Opened 5 years ago

Closed 2 years ago

#28 closed enhancement (fixed)

Stronger zoom commands

Reported by: finticemo Owned by: Thomas Bernard
Priority: major Milestone: 2.5
Component: GrafX2 Version: 2.4
Keywords: Cc:

Description

After using GIMP's 'Zoom in a lot /Zoom out a lot' commands primarily for the last few weeks, I've realized they are a vast improvement from a usability point of view.

More mild(typical) zoom commands zoom by a factor of about 100% each time. GIMP's 'Zoom in/Out a Lot' zoom by about 300% each time -- which is less 'smooth feeling' but much more practical, as it does not require you to sit on the zoom key for a second or two to get to the approximate level of zoom you want -- instead, you press the key once to change level of detail, and that's all that's needed.

From my point of view, it is a much more sensible and easier workflow, to primarily use strong zooming and only occasionally use weak zooming to finetune.

A step towards that would be providing two additional zoom actions, which step through the ZOOM_FACTOR array by 3.
That is, the ZOOM_FACTOR definition I see in the source is this:

word ZOOM_FACTOR[NB_ZOOM_FACTORS]={2,3,4,5,6,8,10,12,14,16,18,20, 24, 28, 32};

Supposing we start at ZOOM_FACTOR[0] -- that is, 2x. Normal zoom adds one to the index and becomes 3x. Strong zoom should add three to the index and become 5.

Which gives Strong zoom an overall 'zoom series' which looks like

2 5 10 16 24 32

( or 3 6 12 18 28 32, etc.)

The only caveat here is, I guess, that clipping at the end -- if you zoom in all the way to 32, and zoom out, then you will get different zoom levels than you had zooming in:
(32, 20, 14, 8, 4, 2}.
That could be ameliorated by changing the length of the ZOOM_FACTOR array,
but it's a pretty minor issue.

A simple way to test out what stronger zoom commands would be like -- If you don't have GIMP on hand -- is to change the values on lines 1036 and 1040 of src/engine.c to +3 and -3 respectively.

On reflection, it might even be better just to make the normal zoom commands just zoom by large increments (with the zoom levels menu providing access to the others.).

Anyway, obviously this needs some testing to see if this feels better to others or just me. Whatever solution we end up deciding is good, I'm confident it can be made significantly easier to use than what we currently have.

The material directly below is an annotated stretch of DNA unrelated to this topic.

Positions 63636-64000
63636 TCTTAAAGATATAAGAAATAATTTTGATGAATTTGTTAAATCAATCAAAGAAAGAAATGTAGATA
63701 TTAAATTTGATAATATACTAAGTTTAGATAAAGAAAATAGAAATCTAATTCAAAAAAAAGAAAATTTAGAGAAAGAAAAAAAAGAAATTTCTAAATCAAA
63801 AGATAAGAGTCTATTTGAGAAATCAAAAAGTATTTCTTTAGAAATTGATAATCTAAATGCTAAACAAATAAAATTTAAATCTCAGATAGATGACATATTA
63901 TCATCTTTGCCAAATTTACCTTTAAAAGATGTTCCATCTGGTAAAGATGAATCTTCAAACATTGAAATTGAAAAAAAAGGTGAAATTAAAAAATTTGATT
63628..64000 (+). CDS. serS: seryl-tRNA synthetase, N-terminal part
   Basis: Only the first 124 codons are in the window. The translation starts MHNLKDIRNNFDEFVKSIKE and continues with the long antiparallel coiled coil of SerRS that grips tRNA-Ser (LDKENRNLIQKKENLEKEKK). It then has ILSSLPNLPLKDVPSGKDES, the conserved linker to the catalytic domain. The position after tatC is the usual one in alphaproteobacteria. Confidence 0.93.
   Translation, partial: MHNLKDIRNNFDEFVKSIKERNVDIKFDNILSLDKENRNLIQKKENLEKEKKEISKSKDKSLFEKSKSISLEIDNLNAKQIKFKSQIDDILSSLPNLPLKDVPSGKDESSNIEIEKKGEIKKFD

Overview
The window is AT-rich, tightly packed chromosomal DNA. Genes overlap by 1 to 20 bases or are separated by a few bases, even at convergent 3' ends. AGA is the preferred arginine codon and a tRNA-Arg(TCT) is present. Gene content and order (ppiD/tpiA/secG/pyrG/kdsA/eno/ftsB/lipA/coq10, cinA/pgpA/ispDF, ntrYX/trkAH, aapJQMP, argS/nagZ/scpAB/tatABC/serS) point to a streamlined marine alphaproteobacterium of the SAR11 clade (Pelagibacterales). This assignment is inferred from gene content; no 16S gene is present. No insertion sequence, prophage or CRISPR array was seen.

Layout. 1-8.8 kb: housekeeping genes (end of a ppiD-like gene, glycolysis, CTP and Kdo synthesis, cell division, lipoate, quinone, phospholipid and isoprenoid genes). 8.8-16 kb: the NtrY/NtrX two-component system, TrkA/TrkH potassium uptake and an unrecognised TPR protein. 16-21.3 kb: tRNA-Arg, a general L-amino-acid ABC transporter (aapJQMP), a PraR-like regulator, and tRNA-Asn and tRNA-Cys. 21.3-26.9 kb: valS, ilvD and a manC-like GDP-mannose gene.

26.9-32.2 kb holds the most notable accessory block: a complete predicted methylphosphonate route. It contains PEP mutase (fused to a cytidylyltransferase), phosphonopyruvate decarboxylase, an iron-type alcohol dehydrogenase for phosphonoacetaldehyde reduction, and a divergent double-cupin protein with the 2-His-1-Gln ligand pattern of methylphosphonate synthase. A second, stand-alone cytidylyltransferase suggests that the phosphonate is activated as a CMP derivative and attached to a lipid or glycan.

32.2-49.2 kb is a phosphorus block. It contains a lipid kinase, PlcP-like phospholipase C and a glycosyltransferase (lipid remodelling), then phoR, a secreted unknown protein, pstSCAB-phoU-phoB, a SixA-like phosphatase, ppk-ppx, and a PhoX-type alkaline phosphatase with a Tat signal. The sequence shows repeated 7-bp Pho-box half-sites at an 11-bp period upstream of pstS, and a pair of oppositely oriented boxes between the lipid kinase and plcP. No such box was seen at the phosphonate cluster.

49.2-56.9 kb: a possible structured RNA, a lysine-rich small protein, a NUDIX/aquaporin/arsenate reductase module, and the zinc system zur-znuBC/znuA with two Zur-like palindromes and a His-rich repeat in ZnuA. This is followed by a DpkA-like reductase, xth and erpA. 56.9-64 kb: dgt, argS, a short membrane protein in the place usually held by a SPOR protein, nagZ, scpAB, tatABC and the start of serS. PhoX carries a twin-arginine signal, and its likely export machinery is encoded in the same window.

Attachments (1)

changes.diff (3.9 KB) - added by finticemo 5 years ago.
First reasonable attempt at implementation.

Download all attachments as: .zip

Change History (10)

comment:1 Changed 5 years ago by finticemo

Thinking about this more, another way to do this, that might be best, is a configuration option that specifies a 'minimum zoom threshold'. I thought of this when I was considering the fact that usually, if you're already at 2-4x zoom, changing from 2 to 3 or 3 to 4 or 4 to 3 or 3 to 2 is not a significant change; either you are already approximately at the level you want to be, or not.

So the idea behind 'minimum zoom threshold' is like this:

  • Suppose your current zoom level is 2x, and your minimum zoom threshold is three.
  • You press the Zoom in key
  • the Zoom() function walks forward through the ZOOM_FACTOR array, finding the first item that is >= (current_zoom_level * minimum_zoom_threshold).
  • The first item it finds matching these criteria is 6.

Zooming out would work in reverse -- it would walk backwards through the ZOOM_FACTOR array, finding the first item that is <= (current_zoom_level / minimum_zoom_threshold).

If either of these operations reach the end or start of the array, then they should clip (eg. if current_zoom_level = 24, and minimum_zoom_threshold=3, zooming in should still select 32, as it is the only zoom factor remaining in that direction.)

Finally, I note that it might be more usable to specify minimum_zoom_threshold as a percentage instead, since smaller thresholds (eg 1.5x) that might be desirable are otherwise not available.

comment:2 Changed 5 years ago by pulkomandy